I think that is where things are going to go. We just have to have a better view of what we expect from education, then you know the outcome of these courses. I think that's the most important thing we learned throughout all this is we can get the courses done, but what do we have to do to get the full education done? That's a really good point. The soft skills, the extra bits that come by, sitting next to somebody else in a classroom, that's really important. As you said, around the world, everybody sort of scrambled to move online, whether it's for business or in a classroom. Somebody who knows a lot more about online teaching and online education, of course, is Coursera.

Dr. Betty Vandenbosch, I want to come to you next. This complaint that people come up with around the world is, "Look, online education is great, but it's no substitute for the real thing. It's no substitute for being in a classroom." What are your views on that? In one way, you don't even have to ask me.

[laughter] How do you manage it? How do you balance it, the trade-offs, if you can talk about that? Of course, there are trade-offs. However, I think what the pandemic taught us is that not only has the nature of education evolved, but the nature of work has evolved. Remote work has become much more common than it ever was before. I'm now in an institution that anyone can work from-- not anywhere because there are laws, but anyone can work from anywhere that Coursera exists. The consequence of that is that knowing how to work remotely has become a key skill for many, many people.

The combination of remote work and online learning gives many more people across the globe the opportunity to work and learn from home. Particularly for women, being able to work and learn from home changes everything. Yes, there are some things that you may get from being face-to-face just as we're having a much better experience today than we would if this were just Zoom. There are other things that you get from online learning that really give priority to features of online.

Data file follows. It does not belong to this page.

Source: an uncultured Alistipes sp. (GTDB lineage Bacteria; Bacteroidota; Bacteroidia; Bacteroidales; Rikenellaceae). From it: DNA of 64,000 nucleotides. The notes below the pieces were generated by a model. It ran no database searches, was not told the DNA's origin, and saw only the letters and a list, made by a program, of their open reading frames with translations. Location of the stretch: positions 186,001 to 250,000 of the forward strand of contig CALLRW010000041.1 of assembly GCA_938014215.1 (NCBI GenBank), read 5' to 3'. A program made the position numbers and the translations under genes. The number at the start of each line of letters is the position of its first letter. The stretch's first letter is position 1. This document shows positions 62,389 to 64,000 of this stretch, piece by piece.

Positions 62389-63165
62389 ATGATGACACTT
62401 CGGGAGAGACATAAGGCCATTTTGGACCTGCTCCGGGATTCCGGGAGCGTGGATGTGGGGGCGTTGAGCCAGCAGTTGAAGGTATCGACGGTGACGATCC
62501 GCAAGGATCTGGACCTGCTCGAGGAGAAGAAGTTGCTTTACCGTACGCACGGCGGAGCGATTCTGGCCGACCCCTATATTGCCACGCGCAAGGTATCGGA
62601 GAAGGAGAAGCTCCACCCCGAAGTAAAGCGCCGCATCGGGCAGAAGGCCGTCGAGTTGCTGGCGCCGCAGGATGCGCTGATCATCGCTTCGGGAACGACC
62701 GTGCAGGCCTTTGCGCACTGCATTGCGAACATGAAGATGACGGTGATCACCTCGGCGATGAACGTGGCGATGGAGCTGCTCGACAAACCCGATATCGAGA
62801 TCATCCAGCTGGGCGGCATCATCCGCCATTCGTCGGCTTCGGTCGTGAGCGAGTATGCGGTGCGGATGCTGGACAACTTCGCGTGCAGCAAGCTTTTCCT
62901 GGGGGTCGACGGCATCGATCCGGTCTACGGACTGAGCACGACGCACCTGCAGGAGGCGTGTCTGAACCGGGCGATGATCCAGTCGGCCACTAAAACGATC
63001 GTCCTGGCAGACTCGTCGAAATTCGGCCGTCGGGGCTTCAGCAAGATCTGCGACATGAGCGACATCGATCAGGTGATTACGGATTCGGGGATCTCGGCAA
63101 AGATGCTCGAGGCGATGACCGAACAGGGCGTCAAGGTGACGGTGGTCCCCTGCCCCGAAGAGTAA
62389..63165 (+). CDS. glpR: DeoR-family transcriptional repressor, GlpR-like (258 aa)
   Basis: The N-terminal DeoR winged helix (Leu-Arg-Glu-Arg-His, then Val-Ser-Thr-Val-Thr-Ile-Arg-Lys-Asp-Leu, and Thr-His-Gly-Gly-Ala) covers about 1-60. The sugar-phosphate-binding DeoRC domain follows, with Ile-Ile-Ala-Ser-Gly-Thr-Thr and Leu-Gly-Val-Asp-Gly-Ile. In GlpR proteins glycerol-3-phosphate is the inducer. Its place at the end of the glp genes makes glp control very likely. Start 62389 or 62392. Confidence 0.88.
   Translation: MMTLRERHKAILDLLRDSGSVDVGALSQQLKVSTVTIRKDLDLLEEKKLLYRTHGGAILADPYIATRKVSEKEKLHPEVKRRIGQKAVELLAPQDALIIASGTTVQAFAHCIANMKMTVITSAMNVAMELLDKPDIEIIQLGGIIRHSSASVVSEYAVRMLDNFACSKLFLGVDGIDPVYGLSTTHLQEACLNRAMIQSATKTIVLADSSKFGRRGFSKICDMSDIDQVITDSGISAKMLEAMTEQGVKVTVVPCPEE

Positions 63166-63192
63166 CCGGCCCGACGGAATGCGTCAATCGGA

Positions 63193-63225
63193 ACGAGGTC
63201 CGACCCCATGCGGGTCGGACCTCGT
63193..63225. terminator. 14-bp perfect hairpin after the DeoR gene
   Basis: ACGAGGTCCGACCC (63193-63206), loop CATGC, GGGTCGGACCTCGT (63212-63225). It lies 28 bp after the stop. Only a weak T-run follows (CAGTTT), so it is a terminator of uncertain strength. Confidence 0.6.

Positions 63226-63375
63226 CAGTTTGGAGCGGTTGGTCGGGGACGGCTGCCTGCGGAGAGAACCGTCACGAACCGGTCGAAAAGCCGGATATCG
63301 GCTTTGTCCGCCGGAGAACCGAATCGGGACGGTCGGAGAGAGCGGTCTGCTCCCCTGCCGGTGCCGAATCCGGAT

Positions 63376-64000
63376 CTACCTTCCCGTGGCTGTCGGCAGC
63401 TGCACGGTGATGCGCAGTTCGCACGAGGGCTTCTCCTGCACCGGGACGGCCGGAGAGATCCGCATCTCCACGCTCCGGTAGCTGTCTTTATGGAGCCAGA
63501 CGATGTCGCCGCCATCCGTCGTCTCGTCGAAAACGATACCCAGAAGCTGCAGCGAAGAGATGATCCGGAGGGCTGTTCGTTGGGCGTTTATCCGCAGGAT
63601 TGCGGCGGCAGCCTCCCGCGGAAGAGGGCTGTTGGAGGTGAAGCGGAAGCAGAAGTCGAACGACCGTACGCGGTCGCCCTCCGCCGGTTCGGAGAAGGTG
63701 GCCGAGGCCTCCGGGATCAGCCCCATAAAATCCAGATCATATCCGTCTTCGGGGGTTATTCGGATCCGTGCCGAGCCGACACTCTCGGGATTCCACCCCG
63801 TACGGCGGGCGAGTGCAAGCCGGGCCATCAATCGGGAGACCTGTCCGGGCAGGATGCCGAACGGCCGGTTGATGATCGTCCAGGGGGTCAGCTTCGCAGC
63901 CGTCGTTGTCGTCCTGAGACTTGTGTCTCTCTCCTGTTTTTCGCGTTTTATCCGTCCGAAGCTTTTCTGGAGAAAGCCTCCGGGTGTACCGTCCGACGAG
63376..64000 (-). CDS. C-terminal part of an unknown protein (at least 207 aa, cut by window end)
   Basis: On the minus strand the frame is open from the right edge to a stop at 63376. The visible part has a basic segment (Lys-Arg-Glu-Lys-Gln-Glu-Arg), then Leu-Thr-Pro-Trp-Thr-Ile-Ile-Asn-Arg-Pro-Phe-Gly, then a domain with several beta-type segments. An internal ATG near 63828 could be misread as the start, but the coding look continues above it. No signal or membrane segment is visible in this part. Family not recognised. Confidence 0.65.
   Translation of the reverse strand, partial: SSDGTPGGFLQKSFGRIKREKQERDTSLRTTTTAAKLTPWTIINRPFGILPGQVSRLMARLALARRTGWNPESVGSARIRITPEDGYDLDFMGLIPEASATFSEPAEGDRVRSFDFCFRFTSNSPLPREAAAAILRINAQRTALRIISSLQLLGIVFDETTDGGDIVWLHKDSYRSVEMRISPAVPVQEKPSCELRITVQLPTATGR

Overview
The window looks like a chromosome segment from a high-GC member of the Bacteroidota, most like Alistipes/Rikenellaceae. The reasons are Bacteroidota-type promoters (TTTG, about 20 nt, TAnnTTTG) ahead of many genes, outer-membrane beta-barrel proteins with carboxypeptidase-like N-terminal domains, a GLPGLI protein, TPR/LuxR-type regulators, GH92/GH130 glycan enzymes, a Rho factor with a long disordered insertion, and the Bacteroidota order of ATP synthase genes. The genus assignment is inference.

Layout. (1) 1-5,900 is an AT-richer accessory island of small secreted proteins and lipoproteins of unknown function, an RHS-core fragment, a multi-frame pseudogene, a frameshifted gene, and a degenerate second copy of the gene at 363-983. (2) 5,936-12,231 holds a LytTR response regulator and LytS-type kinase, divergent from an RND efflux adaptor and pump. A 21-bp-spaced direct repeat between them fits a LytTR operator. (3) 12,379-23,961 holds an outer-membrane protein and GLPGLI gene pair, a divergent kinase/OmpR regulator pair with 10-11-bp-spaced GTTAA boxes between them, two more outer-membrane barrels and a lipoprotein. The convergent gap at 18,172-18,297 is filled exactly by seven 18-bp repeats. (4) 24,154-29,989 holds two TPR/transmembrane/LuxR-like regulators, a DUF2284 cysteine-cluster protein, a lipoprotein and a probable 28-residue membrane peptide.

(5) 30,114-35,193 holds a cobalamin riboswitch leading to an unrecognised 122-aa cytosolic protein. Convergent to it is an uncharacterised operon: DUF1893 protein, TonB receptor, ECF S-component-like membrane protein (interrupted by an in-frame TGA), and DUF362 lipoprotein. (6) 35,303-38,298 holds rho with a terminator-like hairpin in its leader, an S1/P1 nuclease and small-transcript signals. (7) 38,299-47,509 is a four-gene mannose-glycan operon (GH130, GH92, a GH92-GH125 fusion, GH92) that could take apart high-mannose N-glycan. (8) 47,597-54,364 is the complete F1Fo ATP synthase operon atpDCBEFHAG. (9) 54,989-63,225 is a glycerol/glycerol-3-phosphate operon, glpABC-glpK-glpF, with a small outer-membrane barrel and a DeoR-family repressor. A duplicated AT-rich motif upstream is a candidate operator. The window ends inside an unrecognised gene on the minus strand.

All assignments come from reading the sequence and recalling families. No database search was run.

Another thing that I think is really important to remember about online is that online does not privilege the loudest person in the room, whereas face-to-face, the person with the loudest voice, the person who's the most extroverted is usually the one that gets the most talked. They get taught more and they talk more. Having not the loudest person in the room but the most thoughtful person in the room get equal time changes the education for everyone. I think that's something that we just have to remember. Yes, there are advantages to face-to-face. There are also huge advantages to online.

Targeting the education that we provide online to those things that really are done just as well or better online changes education for everyone. It also enables folks to get their education from different purveyors of education. At Coursera, we work in a lot of coursework with Google. We have introductory professional certificates. Those certificates provide people with the skills they need for an entry-level position in a variety of digital fields.